The Razer Blade 15 Studio Edition provides creative professionals with an appealing invitation to opt for a high-end Windows machine. The screen is stunning, the keyboard is a dream and its size is surprisingly manageable, but the biggest hurdle remains price. If you feel you can push this device to its limits then you won’t be disappointed – otherwise, there are cheaper options to consider.
- One of the best laptop displays
- Dominates creative tasks
- Surprisingly portable for a performance beast
- Top-quality keyboard
- Trackpad could be better
- Pricey for most
- Underside can get very hot
- 15.6in 4K OLED touchscreen display
- 9th Gen Intel Core i7-9750H CPU
- Nvidia Quadro RTX 5000 GPU
- 32GB RAM
- 1TB SSD
- Windows 10 Home
- Dimensions: 355 x 235 x 17.8mm
- Weight: 2.21kg
The MacBook Pro has been the go-to device for creative professionals for many years now. The Razer Blade 15 Studio Edition looks to usurp the MacBook Pro 16 with an ultra-premium laptop to handle almost anything you can throw at it.
The Razer Blade 15 Studio Edition is part of Nvidia’s Studio programme, which rubber stamps laptops that meet the lofty hardware and software requirements to suit the needs of professional creators.
Our review unit of the Razer Blade 15 Studio Edition features a Quadro RTX 5000 card, which packs even more power than your traditional GeForce GPU, but is intended for workstations opposed to gaming.
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Razer Blade 15 Studio Edition design – Weighty yet sleek
There’s no getting around the fact this is a large and heavy machine. However, considering what it offers in terms of performance, you may end up being surprised that it’s portable at all, never mind that it looks this good too.
The weight of the Razer Blade 15 Studio Edition comes in at 2.21kg – that’s a good bit more than the 2kg of the MacBook Pro 16, but still manageable enough to stick in a bag.
When it comes to looks, this laptop has it. Outside of Apple’s MacBook Pro, high specs can often lead to a garish device, but this simple design is really nice.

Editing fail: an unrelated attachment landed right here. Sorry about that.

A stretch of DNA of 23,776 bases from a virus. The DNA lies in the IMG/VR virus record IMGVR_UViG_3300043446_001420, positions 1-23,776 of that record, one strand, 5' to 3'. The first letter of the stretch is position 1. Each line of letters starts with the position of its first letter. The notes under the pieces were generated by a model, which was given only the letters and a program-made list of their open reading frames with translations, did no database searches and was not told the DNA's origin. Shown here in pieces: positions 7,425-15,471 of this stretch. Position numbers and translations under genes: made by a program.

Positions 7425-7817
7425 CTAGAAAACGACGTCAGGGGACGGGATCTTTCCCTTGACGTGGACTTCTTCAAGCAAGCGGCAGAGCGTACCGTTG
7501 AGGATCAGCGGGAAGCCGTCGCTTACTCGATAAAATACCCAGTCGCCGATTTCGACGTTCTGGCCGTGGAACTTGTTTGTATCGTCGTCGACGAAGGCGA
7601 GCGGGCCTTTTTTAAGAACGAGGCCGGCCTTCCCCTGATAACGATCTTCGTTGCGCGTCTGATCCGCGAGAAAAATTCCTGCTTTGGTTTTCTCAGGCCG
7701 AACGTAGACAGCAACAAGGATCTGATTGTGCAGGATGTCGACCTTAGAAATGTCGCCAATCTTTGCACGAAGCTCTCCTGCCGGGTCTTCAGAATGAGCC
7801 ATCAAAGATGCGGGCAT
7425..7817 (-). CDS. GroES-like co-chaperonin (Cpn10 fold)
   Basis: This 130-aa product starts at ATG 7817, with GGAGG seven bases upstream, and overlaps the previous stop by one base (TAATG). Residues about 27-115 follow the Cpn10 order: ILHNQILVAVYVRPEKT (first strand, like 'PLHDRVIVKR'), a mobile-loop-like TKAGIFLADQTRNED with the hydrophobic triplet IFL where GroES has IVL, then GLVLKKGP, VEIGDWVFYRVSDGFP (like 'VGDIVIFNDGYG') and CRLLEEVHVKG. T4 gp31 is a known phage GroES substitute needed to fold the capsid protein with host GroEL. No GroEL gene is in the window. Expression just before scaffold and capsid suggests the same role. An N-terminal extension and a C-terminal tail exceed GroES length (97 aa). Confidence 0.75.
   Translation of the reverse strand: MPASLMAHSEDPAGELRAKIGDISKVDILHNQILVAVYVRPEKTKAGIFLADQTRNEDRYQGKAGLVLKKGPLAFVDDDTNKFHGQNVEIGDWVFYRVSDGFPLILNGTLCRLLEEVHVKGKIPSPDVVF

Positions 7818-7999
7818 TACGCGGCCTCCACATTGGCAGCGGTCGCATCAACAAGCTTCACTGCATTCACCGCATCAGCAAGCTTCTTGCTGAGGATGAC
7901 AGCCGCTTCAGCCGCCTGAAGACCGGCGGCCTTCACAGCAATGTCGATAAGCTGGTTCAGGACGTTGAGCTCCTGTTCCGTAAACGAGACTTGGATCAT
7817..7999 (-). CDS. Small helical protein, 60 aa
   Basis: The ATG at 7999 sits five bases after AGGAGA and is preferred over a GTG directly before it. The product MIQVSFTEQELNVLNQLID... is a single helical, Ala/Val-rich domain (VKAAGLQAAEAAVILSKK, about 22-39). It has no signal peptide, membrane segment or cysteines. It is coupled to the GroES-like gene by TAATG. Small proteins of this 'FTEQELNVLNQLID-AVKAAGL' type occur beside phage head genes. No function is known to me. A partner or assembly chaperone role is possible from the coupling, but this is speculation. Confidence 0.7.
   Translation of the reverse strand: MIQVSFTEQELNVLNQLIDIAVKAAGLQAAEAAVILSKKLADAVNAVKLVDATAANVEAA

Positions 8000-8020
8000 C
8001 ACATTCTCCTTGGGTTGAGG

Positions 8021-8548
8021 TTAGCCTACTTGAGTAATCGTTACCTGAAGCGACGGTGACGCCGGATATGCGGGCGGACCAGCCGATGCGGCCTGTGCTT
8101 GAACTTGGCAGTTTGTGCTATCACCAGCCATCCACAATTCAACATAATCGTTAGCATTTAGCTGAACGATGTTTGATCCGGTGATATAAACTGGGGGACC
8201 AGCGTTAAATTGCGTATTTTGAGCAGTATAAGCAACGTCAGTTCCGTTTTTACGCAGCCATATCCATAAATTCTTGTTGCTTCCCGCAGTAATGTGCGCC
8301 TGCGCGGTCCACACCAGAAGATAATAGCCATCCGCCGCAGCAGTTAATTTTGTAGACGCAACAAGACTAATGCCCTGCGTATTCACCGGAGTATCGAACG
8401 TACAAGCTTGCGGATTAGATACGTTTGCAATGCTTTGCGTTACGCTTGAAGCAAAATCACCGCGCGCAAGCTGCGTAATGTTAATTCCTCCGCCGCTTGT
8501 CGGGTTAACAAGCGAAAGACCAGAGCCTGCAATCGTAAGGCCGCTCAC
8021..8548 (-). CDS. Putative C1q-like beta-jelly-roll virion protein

The only colour available is Mercury White (basically silver with white keys), differentiating this creative laptop from Razer’s traditional black and green colours. The keys are backlit too, and offer comprehensive yet easy-to-use customisation via Razer’s Synapse programme.
For ports, this thick laptop offers a respectable selection. There’s a headphone jack, three USB-A ports, a Thunderbolt 3 USB-C port, a Mini DisplayPort and an HDMI – not too shabby at all.
A quick note on the performance of the onboard speakers – they really aren’t very good. As a professional, you’ll definitely want to pair it with some headphones or external speakers. The Razer’s integrated speakers are passable if you rarely use them, but they’re far from delivering high-quality sound.
Related: Razer Blade 15 review
Razer Blade 15 Studio Edition keyboard and trackpad – A minor grievance
The Razer Blade 15 Studio Edition offers one of the best laptop keyboards on the market. Aside from the aesthetically-pleasing backlighting, the keyboard offers a clicky and comfy – but not too loud – experience that will leave you happily typing away for hours.
The components of this laptop are a remarkable combo, however, as soon as I started using this device, I was disappointed with the trackpad.
This is a quality machine from top to bottom, but the trackpad offers shockingly little travel and I found it super frustrating.
Don’t get me wrong, the trackpad is far from unusable and, towards the front, it’s almost as clicky as you’d want. However, in general use, it really doesn’t meet the high standards of this pricey machine. You’ll want to use a mouse for design work.